Airplane seats are interesting pieces of furniture. Not all are the same size, color or equally comfortable to hang out or hang in as is the case with chairs. While airline passengers cannot control these factors, the millions who take to the air to travel can and do control some choices.
Choosing where to sit is one way to assert a preference. For some passengers, seat selection has its own set of criteria. The priority for some travelers is the destination and the events that will happen after they deplane. They may have no interest in the human being sitting next to them. Some passengers pay to strategically plan a quick plane exit; buy some privacy; comfort; meals; and avoid sitting close to other passengers.
If you ask people about airplane seats, most people will have something to say even if they have no attachment to whom they sit next to or where they sit on the plane. I don’t care much about seats unless I have to quickly get a connecting flight. My preference is to sit by the window and look at blue sky, clouds, mountains, bodies of water and the city below as the plane descends. My second favorite airplane wish is have the entire to myself so I do not have to ask people to stand up or tap dozing passengers on the shoulder to say, “Excuse me I need to get by you.” This doesn’t happen very often with airlines packing flights and customers taking connecting flights and shopping for cheaper flights.
NO EMPTY SEAT
A week ago, I took a flight that was completely full. No, there would be no aisle or empty seat. The most that I could hope for was to sit next to some interesting people and have some great conversations. How does one find that as one walks down the aisle looking for a seat? It is a quick decision. There isn’t much time. There are people in front of me and people behind me waiting to find a seat. Unless one is avoiding a certain group of people (young, old, overweight bald, babies, and teenagers), just sit down-anywhere and quickly.
As I boarded the plane, my eyes scanned each seat on the left and right aisle. What was I looking for? Was it someone interesting, a friendly face, perhaps two people who weren’t so large that I wouldn’t be uncomfortably squeezed between them? I was about a third of the way down the long aisle when I decided to choose a seat so that I wouldn’t have to wait for a lot of people to deplane after landing. I wanted to be able to get off the plane, get my luggage, and quickly make my way to the bus to go back home.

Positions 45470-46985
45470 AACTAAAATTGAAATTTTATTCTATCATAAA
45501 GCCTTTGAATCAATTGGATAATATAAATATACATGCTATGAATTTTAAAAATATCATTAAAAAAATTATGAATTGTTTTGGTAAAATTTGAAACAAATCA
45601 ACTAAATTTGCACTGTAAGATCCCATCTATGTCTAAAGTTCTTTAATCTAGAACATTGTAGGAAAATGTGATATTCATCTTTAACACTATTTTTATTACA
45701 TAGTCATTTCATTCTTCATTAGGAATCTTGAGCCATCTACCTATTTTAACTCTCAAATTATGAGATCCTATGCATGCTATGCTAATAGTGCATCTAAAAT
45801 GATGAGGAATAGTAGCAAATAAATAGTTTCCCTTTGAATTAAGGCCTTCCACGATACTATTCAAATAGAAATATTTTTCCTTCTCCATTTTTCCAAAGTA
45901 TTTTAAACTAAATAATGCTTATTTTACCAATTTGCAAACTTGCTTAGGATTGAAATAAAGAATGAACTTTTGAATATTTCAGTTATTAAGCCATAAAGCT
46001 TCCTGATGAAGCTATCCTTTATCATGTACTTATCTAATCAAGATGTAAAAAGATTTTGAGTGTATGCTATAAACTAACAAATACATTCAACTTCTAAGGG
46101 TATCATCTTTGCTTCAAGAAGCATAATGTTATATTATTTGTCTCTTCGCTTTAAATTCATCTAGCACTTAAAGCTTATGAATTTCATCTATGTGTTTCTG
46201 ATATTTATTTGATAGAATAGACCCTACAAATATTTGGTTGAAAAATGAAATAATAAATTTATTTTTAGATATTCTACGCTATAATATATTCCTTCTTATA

My eyes landed on a row on the left side. Near the window was a young man who didn’t look older than twenty and was staring at something in his hands, probably something electronic. At the end of the aisle was a man whose nose and face were pointed in the direction of his iPhone in his hand. That is where I want to sit. “Excuse me. Can I sit there?” I asked as I looked at the middle seat. “Of course” said the man who had his attention on his phone. He stood up, and moved into the aisle so that I could sit down.
WRITING IN COMMON
Once I had settled in my seat, the young man sitting by the window seat looked at me and greeted me and then continued looking at some electronic device in his hand. He didn’t say another word until. I closed my laptop after writing some notes from a conversation that I just had with a woman at the airport. “What are you writing?” he asked. I told him about the conversation and asked him he if liked to write. He shared that he enjoyed writing science fiction stories and writing and recording his own music. I asked him if he played in a band. He said no and had no interest in making music with others.
He continued to talk. I learned that this was his first plane trip. He had saved money for the ticket and was traveling to visit cousins.
He told me many family stories about his grandfather and the business that he started carving and selling totem poles. I learned that his grandfather had many skills and talents and had once worked for Coca-Cola. His grandfather lived to be 74 years old and had a full rich life. His grandson hoped to be like his grandfather and live a long life like him.
As I stood up to get off the plane, I turned to my airplane companion; I thanked him for the conversation and wished him a good visit with his relatives.
I had chosen the right middle seat, or was it chosen for me?